North Africa, West Asia

Why Saudi Arabia throws a tantrum in New York

The Saudis hope to win back a little of the moral authority they have lost in the last few months. The “major shift” with regard to the US is meant to show that the House of Saud are in sync with the street.

Fawaz Shaheen
8 November 2013

After two years of hectic lobbying, Saudi Arabia was elected to the UN Security Council on October 17. The election was followed by jubilation in the Saudi delegation in the UN, with the ambassador giving out a sober but triumphant press statement after the results were announced. A day later, the Saudi foreign ministry declined the offer to be a member of the highest decision-making body of United Nations.

This unexpected tantrum took most by surprise. In the murky prestige-politics of the UN, a seat at the Security Council is a much coveted and hard-won prize. The official reason for the rejection was the Security Council’s inaction over Syria, as well as continued inability to move in any direction on Palestine.

To pundits and Middle-East watchers, the reasons were to be found in America’s changing policy in the Middle East. The apparent pursuit of better relations with Iran, Obama’s refusal to bulldoze a regime-change in Syria and the visible attempt by Americans to keep options open with regard to the Muslim Brotherhood in Egypt, despite a Saudi-supported military coup, have all caused Saudi Arabia a great deal of irritation. The Saudi Intelligence Chief, Prince Bandar bin Sultan, went so far as to say that the Kingdom was considering a “major shift” in its policy towards the United States.

While all of these readings are true, they don’t quite add up to a sufficient cause for the Big Brother of the Gulf monarchies causing a major upset in relations with their biggest supporter. The United States remains Saudi Arabia’s biggest supplier of weapons, as well as being indispensable to the Saud family as a foundation of international support with whose backing it maintains a visceral grip over its own kingdom.

While Gulf money has become a significant player in the American economy and the Saudis are undoubtedly America’s closest allies in the Muslim world, Saudi Arabia remains the junior partner in the relationship. In any worst-case scenario, Americans can always replace a non-compliant regime in Saudi Arabia (as in the case of King Faisal). The Saudis posses no similar influence, and cannot really afford to irritate the Americans.

The real reason for this little drama at the UN lies not in Washington but in the Muslim world. By virtue of being custodian of Islam’s holiest sites, Saudi Arabia has long enjoyed a level of respect and admiration throughout the Islamic world. Over the last two decades, Saudis have begun to exploit the value of this respect. With the succession of King Abdullah to the throne, there has been a visible attempt to portray him as a Pope-like figure within the world of Sunni Islam. Stories of the king’s personal piety accompanied by excessively visible alms-giving and the spread of a Saudi-interpreted version of literalist Islam throughout the Muslim world have all been geared at creating the image of Saudi Arabia as a spiritual head of Islam. This has translated into huge cultural and political capital for the Kingdom of Saudi Arabia.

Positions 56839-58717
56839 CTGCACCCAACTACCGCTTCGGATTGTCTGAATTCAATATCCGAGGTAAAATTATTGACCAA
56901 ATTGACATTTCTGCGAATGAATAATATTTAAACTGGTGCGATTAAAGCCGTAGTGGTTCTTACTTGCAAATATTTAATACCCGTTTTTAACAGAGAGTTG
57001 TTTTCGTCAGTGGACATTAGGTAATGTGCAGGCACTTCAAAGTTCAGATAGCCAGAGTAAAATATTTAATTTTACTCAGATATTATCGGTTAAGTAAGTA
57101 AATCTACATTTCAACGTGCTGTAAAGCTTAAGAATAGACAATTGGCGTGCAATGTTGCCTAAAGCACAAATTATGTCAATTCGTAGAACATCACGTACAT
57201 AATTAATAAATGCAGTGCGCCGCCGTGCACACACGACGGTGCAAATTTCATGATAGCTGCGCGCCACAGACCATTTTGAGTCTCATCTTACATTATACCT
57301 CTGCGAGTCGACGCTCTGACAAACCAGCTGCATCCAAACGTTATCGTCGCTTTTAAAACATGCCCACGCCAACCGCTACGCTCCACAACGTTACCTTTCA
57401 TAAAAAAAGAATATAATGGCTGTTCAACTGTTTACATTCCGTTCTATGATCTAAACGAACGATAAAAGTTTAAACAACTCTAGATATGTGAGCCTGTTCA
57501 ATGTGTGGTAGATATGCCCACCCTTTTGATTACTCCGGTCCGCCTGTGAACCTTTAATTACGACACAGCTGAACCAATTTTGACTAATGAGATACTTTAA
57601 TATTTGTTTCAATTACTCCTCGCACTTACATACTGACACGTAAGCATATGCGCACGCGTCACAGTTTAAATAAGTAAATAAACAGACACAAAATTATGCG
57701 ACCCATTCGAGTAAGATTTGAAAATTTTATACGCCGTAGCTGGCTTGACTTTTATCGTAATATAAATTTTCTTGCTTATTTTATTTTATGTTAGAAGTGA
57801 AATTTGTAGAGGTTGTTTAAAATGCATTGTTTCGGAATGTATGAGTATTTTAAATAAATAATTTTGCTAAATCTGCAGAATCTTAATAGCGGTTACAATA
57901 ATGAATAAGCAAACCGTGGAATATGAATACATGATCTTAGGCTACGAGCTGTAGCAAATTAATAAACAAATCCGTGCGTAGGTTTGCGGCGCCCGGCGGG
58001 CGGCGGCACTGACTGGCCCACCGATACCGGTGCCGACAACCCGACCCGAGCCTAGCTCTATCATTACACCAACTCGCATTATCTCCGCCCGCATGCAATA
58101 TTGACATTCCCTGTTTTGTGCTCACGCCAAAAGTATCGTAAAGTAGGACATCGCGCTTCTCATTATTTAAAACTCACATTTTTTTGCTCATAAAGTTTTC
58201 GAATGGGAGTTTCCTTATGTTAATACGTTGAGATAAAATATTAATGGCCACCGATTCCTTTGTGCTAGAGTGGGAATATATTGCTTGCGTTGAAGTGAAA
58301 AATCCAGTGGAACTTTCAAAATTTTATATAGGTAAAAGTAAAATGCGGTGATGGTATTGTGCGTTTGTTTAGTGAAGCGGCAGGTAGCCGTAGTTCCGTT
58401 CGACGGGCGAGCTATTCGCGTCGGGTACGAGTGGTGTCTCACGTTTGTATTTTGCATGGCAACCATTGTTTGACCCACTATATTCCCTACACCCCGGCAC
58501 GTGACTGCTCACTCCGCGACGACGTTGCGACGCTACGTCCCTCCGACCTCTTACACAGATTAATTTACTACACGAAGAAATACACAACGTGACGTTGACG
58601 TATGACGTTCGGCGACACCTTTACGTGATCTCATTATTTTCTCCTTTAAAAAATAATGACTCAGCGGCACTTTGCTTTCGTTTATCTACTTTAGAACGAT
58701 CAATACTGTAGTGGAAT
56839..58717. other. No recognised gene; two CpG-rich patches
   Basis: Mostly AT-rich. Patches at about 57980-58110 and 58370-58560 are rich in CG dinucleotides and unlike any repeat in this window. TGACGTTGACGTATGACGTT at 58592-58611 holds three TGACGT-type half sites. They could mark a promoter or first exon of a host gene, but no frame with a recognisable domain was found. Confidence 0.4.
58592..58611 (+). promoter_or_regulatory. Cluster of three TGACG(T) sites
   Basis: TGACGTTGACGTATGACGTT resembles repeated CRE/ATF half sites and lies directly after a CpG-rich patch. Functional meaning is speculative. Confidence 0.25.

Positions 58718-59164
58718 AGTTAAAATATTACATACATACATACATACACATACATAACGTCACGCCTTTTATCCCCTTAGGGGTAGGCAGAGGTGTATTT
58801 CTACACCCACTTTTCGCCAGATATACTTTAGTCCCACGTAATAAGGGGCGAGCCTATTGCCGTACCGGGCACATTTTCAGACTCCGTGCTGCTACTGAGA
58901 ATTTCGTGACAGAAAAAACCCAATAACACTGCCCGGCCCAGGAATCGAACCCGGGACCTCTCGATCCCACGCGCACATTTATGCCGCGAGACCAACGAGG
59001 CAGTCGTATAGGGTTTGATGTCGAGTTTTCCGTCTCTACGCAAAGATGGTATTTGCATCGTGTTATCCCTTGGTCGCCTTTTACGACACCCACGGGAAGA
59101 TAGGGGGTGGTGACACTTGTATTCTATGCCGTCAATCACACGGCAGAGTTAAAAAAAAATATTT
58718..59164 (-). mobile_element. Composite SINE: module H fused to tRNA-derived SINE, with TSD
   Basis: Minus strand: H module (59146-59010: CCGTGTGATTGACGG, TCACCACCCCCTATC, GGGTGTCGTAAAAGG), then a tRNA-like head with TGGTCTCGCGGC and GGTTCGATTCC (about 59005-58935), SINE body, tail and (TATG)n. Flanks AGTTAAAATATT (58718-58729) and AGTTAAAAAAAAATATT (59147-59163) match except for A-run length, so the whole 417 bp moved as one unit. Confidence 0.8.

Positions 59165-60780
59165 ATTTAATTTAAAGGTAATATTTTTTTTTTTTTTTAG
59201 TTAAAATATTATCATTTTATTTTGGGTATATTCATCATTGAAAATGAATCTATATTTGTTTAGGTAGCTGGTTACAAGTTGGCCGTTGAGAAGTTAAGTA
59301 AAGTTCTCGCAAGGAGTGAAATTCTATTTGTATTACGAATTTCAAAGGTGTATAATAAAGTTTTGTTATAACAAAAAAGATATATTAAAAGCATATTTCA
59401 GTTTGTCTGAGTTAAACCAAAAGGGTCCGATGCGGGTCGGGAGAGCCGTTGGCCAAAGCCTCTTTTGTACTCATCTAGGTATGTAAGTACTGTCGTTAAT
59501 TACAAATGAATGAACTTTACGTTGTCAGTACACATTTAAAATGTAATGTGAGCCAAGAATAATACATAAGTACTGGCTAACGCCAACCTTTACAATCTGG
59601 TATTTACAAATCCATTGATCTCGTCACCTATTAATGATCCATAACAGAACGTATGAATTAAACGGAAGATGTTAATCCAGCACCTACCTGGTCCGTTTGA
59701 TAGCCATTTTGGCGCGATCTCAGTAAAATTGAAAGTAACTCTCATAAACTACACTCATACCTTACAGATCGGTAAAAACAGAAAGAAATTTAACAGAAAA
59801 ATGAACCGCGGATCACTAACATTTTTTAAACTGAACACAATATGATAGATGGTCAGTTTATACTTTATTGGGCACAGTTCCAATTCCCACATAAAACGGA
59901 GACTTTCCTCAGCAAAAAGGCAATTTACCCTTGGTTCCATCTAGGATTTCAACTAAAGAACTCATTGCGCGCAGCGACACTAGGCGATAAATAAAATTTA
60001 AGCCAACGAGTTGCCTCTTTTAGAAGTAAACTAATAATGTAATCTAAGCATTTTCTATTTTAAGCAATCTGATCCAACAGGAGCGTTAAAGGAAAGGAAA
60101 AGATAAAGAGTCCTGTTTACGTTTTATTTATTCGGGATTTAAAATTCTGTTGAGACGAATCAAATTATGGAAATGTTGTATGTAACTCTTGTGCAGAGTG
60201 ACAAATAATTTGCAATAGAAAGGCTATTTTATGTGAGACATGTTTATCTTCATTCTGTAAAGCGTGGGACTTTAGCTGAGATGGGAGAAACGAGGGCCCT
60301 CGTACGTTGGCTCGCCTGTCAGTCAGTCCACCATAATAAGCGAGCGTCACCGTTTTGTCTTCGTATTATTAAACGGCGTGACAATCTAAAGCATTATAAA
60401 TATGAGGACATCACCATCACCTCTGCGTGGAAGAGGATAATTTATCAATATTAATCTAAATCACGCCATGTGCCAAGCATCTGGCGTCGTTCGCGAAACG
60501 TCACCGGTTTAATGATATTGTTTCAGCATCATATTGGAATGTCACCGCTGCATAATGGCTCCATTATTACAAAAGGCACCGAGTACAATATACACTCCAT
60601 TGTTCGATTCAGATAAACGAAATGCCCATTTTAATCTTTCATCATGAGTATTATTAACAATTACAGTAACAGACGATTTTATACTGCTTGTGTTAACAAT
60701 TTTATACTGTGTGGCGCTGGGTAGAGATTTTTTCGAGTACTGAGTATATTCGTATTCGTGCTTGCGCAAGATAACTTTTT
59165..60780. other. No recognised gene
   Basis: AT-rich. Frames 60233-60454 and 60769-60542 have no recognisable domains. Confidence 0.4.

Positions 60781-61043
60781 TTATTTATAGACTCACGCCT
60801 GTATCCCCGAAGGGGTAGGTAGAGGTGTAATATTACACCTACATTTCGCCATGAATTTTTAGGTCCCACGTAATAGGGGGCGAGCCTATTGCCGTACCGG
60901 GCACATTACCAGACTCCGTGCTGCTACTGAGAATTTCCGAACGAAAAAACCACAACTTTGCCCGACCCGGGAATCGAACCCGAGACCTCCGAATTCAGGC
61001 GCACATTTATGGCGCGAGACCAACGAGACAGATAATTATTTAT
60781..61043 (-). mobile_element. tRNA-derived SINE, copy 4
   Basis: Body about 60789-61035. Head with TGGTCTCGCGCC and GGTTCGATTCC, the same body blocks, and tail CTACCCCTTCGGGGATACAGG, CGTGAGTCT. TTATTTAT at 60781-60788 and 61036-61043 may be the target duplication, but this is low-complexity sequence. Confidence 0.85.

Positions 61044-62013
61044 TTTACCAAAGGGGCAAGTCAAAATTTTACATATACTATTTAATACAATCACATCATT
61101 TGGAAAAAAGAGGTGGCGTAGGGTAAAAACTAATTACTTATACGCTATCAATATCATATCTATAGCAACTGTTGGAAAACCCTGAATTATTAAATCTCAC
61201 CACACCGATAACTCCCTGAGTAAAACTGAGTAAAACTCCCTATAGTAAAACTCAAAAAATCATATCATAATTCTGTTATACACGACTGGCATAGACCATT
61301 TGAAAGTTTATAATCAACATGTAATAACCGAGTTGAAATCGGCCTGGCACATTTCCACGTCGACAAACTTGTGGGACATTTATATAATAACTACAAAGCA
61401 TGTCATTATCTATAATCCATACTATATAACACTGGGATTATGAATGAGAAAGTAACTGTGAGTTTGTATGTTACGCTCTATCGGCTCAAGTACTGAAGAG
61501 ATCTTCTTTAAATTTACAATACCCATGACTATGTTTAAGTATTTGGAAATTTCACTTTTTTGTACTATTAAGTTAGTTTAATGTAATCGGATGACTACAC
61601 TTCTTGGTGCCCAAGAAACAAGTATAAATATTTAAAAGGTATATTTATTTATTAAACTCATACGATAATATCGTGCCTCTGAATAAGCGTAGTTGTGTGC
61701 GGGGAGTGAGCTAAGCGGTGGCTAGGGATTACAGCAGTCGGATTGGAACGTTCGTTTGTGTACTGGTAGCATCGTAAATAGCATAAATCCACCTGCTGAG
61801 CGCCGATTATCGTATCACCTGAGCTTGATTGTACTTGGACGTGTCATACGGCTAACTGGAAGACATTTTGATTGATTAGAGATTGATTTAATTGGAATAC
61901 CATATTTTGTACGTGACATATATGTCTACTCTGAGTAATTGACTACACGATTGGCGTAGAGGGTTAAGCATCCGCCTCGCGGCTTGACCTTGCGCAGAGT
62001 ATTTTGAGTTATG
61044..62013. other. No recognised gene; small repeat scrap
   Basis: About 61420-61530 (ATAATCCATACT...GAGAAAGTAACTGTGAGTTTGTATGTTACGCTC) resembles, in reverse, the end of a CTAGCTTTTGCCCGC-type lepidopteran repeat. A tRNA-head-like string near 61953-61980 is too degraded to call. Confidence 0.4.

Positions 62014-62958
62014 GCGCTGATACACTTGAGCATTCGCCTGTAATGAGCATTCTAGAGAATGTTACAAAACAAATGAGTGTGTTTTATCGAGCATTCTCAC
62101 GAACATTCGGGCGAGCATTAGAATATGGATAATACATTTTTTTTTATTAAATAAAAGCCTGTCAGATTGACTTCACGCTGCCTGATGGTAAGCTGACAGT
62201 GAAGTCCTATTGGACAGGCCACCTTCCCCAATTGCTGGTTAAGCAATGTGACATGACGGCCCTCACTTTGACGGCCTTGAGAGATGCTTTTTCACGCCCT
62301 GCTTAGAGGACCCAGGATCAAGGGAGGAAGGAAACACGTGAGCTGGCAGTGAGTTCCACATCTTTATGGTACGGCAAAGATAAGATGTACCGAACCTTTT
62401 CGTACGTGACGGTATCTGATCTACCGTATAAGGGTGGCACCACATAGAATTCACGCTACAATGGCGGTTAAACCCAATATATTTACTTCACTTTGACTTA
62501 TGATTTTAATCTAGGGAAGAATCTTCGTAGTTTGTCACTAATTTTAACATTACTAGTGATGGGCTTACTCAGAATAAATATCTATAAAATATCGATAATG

Evidence of this has been on display with the rise of Salafist parties in all the so-called ‘Arab Spring’ countries. The ease with which Egypt’s Al-Nour party changed sides after the coup against Morsi only underscored the fact that Saudi Arabia sponsors and controls the growing Salafist movement, particularly in Arab countries.

The Egyptian coup, however, marked a turning point for Saudi legitimacy. Openly siding with the military, which is seen as being pro-Israel and pro-US, exposed Saudi Arabia’s role as a proxy of American power. The fact that beneath all the anti-Zionist rhetoric, Saudi and Israeli interests are essentially in harmony was also plain for all to see.

The subsequent brutal crackdown over the Muslim Brotherhood further enraged sentiment in the Islamic world. The Saudi Grand Mufti’s edict banning protest against the coup was the subject of much ridicule, a drastic change from the respectful reverence of the past. Even within the Salafi camps, which had been pumped up with Islamic rhetoric following the Arab Spring, questions are being asked.

This downward slide in respect threatens to reverse the cultural influence gains in many parts of the Muslim world. To counter this erosion of legitimacy is probably the motivation behind Saudi Arabia’s little tantrum at the United Nations.

The skewered balance of power at the UN Security Council isn’t news to anyone. The Saudis did not highlight it to push for any reform of the system, but to win hearts and minds in the Muslim world. By seeming to reject a privilege in protest against apathy towards Palestine and Syria, the Saudis hope to win back a little of the moral authority they have lost in the last few months. The “major shift” with regard to the US is meant to show that the House of Saud are in sync with the street.

None of this is to say that Saudi Arabia is actually going to reject the Security Council seat. It may still be “persuaded” to return, or in any case a close ally like UAE or Kuwait may be chosen to replace it. But none of that really matters. In the general public imagination, particularly that of its followers, Saudi Arabia has asserted itself for a righteous cause, and the western powers have to mollify it. The intended public relations effect is being milked to its fullest extent.

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